Microsoft Corp.s application of a mandatory "Security Development Lifecycle" for all its Internet-facing products has "significantly reduced" the number—and severity—of security vulnerabilities, according to a white paper released by the software giant.
The 19-page document, titled The Trustworthy Computing Security Development Lifecycle, outlines the "cradle to grave" procedures used for software creation at Microsoft. According to senior executives, the new approach represents a major change in the way that software is designed, developed and tested.
Michael Howard, senior security program manager at Microsoft Corp. and one of the authors of the white paper, told eWEEK.com that the SDL is mandatory for about 90 percent of all products shipped. It covers four high-level principles covering every stage of software creation.
"Under the old structure, you wrote the code and then reviewed it for bugs. But that doesnt work anymore. You have to change your processes and techniques from cradle to grave to develop software that can withstand a malicious attack," Howard said.
Under the SDL, Howard said, Microsoft engineers now eat, sleep and breathe security at every stage. From the design stage through deployment, Howard said, the SDL mandates that the architecture is built to protect itself from the information it processes and to resist attacks.
"In the real world, software will not achieve perfect security, so designers should assume that security flaws would be present. To minimize the harm that occurs when attackers target these remaining flaws, softwares default state should promote security," Howard wrote in the white paper, which is coauthored by Steve Lipner, director of security engineering strategy in Microsofts Security Business Unit.
"For example, software should run with the least necessary privilege, and services and features that are not widely needed should be disabled by default or accessible only to a small population of users," Howard wrote.
"This is absolutely mandatory. And the directive comes down from Bill Gates and Steve Ballmer. Thats one of the exciting things from a security perspective, weve got 1,000 percent buy-in from executives at the highest level," Howard said.
The SDL framework was first implemented in Windows Server 2003, SQL Server 2000 Service Pack 3 and Exchange 2000 Server Service Pack 3, and while Howard is careful to avoid making conclusive claims, he said the results are encouraging.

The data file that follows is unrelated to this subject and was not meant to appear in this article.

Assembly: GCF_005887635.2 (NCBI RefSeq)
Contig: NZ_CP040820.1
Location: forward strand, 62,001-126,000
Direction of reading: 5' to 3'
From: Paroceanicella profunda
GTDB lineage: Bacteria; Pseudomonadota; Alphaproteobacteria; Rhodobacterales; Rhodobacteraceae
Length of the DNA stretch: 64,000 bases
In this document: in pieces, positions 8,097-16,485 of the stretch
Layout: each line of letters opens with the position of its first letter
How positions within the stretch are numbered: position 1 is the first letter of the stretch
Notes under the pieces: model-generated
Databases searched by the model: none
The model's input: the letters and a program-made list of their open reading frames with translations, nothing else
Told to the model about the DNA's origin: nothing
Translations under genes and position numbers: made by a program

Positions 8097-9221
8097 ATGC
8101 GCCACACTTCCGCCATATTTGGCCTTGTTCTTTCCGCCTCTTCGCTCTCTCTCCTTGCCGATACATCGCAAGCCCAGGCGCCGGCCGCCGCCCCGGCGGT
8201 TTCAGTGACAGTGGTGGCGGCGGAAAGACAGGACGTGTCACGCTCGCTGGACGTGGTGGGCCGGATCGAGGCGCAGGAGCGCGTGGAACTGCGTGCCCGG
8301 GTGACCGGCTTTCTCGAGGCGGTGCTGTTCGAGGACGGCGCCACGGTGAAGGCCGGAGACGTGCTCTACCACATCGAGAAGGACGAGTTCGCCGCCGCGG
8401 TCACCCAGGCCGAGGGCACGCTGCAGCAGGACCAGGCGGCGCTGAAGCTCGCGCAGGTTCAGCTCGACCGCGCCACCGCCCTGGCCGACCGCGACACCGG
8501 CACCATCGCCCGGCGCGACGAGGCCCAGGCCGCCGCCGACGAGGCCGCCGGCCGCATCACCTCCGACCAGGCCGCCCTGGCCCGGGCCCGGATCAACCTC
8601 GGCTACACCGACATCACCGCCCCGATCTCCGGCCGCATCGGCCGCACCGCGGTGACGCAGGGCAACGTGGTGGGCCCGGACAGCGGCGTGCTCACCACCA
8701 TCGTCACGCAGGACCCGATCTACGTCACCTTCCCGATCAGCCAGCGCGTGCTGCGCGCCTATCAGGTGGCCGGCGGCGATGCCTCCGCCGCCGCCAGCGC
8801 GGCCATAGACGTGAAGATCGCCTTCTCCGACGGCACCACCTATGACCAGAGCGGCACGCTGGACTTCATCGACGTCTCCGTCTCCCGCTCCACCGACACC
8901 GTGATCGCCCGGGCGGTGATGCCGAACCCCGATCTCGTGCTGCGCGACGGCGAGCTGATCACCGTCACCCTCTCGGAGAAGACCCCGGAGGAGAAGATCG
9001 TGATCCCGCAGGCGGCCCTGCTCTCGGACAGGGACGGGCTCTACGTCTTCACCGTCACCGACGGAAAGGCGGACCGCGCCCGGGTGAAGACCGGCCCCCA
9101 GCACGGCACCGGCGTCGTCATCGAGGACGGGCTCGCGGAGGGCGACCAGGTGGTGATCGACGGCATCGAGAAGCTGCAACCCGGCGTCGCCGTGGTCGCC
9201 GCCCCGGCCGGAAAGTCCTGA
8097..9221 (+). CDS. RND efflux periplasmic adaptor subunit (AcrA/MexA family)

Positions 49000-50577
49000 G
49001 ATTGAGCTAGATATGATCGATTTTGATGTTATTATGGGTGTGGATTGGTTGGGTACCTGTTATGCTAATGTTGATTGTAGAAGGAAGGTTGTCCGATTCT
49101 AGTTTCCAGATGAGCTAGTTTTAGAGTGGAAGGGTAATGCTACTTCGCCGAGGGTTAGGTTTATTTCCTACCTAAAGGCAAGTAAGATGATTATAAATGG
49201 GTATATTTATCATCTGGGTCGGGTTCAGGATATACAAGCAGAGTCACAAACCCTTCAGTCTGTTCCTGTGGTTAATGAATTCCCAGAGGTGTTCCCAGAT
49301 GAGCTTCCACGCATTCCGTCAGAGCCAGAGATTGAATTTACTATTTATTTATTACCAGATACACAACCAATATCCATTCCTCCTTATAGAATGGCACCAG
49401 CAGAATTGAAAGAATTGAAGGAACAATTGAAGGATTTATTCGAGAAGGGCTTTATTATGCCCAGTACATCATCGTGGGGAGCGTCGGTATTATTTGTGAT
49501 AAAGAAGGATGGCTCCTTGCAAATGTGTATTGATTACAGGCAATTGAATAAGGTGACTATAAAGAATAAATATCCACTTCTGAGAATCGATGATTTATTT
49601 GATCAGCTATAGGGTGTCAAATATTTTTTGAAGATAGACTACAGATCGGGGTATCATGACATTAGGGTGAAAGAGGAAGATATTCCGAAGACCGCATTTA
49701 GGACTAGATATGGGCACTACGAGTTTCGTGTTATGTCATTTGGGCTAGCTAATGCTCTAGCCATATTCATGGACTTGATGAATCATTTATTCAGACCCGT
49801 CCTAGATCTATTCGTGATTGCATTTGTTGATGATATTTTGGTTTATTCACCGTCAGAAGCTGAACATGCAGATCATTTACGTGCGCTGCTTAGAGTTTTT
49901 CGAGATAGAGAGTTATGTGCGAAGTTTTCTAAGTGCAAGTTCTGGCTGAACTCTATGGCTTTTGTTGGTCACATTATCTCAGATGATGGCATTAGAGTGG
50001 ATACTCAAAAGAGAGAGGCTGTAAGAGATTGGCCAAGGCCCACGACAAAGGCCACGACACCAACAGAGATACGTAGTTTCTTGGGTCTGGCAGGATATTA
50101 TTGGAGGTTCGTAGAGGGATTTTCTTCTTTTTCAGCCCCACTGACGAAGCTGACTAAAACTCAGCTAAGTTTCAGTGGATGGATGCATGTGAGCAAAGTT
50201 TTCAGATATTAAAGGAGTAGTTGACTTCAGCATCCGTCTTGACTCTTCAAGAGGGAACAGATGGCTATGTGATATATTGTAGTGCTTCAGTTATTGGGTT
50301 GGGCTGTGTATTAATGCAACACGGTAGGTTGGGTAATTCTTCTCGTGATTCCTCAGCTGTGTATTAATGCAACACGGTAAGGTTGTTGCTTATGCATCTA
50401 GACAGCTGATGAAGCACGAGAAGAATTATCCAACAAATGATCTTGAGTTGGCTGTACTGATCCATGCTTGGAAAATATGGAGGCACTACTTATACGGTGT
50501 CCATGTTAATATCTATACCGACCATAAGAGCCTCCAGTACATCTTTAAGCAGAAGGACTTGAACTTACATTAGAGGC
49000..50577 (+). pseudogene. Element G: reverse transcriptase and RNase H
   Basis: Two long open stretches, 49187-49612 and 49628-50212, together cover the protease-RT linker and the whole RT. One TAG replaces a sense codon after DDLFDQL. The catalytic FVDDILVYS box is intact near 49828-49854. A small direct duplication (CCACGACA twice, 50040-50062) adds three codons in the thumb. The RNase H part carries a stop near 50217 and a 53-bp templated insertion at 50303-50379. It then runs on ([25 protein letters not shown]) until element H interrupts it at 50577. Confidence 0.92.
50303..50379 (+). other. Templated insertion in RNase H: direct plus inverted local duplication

Pre-SDL, Microsoft released 62 bulletins to fix flaws in Windows 2000, compared to just 24 advisories in Windows Server 2003. The numbers are the same for pre- and post-SDL advisories for SQL Server 2000 and Exchange Server 2000.
Overall, security bulletins from Microsoft have decreased in recent years, dropping from 72 in 2002 to 51 in 2003 to 45 in 2004.
"The process is not perfect, and is still evolving," Howard said, noting that it was unlikely to reach perfection or to cease evolving in the foreseeable future. "Software developers are human beings. There will be mistakes and bugs will creep into the code. But with the SDL, its about putting systems in place to reduce those errors."
"We have seen an overall reduction in security vulnerabilities. And, more importantly, weve also seen a reduction in the severity of vulnerabilities that you miss when writing the code," he added.
A significant part of the SDL, Howard explained, is the education of software engineers. Generally, he said, developers lack the necessary training to design and develop secure software. Under those circumstances, Howard argues that a software company must take responsibility for educating staff.
"At Microsoft, all personnel involved in developing software must go through yearly security refresher training," he said. "Its absolutely mandatory for all the software development groups and we track it all the way up to the vice presidents. We make sure theyre all meeting the SDL requirements on education."
He said the ultimate test of the SDL is the extent to which it removes and mitigates vulnerabilities in Microsoft software. "Were meeting this test but we have to keep modifying too, because the security industry is evolving daily."
Howard said recent experience proved that security measures planned for or implemented in new software versions successfully blocked attacks that were effective against older versions.
Microsoft Windows XP Service Pack 2 also provided proof that the security changes that had been planned but not yet implemented or discussed publicly were found to eliminate a significant number of vulnerabilities reported against prior versions of Windows.